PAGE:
Death with dignity has come to mean choosing to end a terminally ill patient’s life. But there is a different kind of death with dignity, which I witnessed this week. My best friend, Andy Bornstein, died Sunday. He had been ill with complications from diabetes for many years. In April, he lost his foot, but he had been unable to walk for some time. Yet he maintained a will to live life to the fullest.
Andy enjoyed the finer things. He loved a good meal (too much, as he’d be the first to tell you). He loved going to the theater. His preference was Broadway musicals, but he indulged my more serious bent by subscribing to season tickets for the Shakespeare Theater in Washington each year. Our last big outing together was just last month to see Aeschylus’ "The Persians."
"You’ll love this one, it’s depressing as hell," he said. "Much gnashing of teeth and rending of garments."
I met him in the lobby just minutes before curtain time. He was outfitted in a sports jacket and Hermes tie with his trademark Borsalino straw hat. Getting ready to go out took hours and required assistance ever since he lost the feeling in his legs. Always a fastidious dresser despite his weight, he was chagrined that lately he was consigned to wearing T-shirts and sweat pants for ease of dressing. But there he was in his candy-apple red motorized wheelchair dressed to the nines, despite the bandaged stump of his newly amputated foot.
Getting him into place in the theater was quite a trick. He had become adept at maneuvering his bulky wheelchair, but the tiny box at the Shakespeare was a real challenge. The entry to the box was perpendicular to three steps, which would have spelled disaster if Andy overshot. I finally persuaded him that I should stand on the stairs so that he’d know when to turn. After several attempts, with everyone holding their breath, he parked his chair perfectly.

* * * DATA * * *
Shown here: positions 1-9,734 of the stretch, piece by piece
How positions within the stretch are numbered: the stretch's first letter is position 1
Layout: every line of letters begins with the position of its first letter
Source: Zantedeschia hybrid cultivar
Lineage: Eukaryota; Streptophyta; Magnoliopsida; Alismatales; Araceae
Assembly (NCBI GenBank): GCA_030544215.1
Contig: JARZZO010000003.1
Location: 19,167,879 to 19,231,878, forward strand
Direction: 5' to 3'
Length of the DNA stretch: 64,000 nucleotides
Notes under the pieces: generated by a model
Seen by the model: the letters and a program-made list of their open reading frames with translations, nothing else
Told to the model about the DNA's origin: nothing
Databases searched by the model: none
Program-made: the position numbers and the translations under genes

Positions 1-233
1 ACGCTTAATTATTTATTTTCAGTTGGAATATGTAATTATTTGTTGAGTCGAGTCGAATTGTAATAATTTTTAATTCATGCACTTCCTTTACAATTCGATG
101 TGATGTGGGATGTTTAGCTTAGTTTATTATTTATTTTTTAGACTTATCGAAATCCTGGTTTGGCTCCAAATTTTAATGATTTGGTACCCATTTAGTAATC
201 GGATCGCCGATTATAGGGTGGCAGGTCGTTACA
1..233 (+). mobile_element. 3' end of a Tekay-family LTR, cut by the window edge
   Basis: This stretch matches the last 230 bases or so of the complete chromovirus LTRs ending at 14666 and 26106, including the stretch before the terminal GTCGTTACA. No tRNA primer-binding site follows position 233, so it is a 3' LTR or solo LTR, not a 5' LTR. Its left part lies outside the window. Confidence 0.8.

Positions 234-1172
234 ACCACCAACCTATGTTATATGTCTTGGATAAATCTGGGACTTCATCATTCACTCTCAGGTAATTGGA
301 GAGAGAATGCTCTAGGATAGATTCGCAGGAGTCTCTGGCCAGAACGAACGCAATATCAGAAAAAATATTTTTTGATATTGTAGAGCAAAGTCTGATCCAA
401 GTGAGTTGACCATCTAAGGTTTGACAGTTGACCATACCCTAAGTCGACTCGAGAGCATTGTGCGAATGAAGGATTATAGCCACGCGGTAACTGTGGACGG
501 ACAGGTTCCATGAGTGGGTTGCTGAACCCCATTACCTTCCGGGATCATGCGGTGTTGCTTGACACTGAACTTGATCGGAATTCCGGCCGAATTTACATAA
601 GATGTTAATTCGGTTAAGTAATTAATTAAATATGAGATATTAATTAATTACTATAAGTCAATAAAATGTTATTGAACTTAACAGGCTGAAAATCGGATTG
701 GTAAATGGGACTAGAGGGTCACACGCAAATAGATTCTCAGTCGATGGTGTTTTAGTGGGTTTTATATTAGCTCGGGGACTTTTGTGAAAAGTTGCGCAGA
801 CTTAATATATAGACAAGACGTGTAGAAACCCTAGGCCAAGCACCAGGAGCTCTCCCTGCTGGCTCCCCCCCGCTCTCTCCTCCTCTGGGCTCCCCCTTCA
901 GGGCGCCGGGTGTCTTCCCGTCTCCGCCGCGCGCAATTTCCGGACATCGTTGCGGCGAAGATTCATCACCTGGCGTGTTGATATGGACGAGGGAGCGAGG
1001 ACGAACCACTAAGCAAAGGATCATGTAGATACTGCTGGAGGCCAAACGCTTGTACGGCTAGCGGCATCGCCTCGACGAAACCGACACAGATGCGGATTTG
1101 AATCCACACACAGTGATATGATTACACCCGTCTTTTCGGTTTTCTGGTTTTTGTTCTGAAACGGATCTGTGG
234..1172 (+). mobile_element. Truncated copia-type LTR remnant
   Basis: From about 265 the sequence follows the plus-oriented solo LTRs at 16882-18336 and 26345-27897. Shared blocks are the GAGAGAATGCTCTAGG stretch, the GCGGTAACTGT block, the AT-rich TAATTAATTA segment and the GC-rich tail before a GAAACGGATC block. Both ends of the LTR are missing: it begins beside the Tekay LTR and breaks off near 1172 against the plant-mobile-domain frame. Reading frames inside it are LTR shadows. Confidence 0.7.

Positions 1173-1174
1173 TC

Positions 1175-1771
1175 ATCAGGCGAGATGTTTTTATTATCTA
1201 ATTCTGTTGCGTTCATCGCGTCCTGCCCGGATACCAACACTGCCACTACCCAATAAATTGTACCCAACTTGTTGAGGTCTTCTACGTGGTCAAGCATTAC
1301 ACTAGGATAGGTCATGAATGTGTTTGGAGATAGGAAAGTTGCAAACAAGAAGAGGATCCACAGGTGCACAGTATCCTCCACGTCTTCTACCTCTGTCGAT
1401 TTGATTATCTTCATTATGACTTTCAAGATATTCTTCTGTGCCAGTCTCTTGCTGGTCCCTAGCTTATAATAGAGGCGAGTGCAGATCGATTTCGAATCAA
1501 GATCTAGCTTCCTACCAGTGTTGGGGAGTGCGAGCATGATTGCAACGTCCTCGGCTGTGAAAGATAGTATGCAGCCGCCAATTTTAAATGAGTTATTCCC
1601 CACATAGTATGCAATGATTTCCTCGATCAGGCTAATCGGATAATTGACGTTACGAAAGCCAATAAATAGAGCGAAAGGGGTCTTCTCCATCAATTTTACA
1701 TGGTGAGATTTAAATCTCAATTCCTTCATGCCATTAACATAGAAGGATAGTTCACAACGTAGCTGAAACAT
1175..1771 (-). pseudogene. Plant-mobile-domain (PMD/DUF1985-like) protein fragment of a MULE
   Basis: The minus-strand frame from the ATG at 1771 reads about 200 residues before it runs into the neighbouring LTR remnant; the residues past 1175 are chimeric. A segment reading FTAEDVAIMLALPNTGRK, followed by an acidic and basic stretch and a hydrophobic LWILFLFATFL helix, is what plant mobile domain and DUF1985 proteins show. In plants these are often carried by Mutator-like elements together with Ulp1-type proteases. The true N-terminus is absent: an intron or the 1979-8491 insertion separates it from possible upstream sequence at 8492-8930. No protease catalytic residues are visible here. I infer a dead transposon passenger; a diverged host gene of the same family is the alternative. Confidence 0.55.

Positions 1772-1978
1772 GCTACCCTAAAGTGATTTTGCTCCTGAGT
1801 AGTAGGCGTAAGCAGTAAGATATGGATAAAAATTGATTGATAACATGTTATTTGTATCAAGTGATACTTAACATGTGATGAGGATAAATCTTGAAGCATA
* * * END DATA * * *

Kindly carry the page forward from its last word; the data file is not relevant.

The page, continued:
He claimed to have loved every minute of the play, but I saw him nod off a few times. Afterward we went next door to our favorite Spanish restaurant, but his appetite was waning the sicker he became. We talked about the play, especially the politics of the production. "The Persians" is the oldest play extant in Western culture, but its story of an ill-conceived war seemed very contemporary.
Andy was a conservative in most things, political and cultural, even though he worked for a labor union, which is how we met in 1977. I was the editor of the American Federation of Teachers’ newspaper and magazine, and he was the graphic designer. It was only when I told Andy that I was planning to vote for Ronald Reagan in 1980 that he admitted to being a lifelong Republican.
Even as Andy’s health deteriorated, he insisted on working. After being hospitalized several times this year, he decided to move his bed into his office so that he could continue to design publications even as he became bedridden, as he knew he inevitably would.
He was aware he was terribly sick, but he never felt sorry for himself. His days increasingly were spent shuttling to and from doctors’ offices, being poked and prodded, subject to countless indignities. But he remained cheerful, always optimistic. When I told him that I was planning a pool party over July 4th weekend but I assumed he wouldn’t be able to come, he said, "Why not?"
There was no stopping Andy. He could barely sit up, but he delivered the final design for the AFT magazine late last week. He was getting ready for a much-anticipated family reunion at the end of the month and looking forward to a hot dog and homemade potato salad at my house a few weeks later.
Andy taught me many things over the years, but his final lesson was the most important. Death with dignity means a whole lot more than dying quickly. It was impossible to pity Andy because life remained a joy to him. He will be missed by everyone whose life he touched.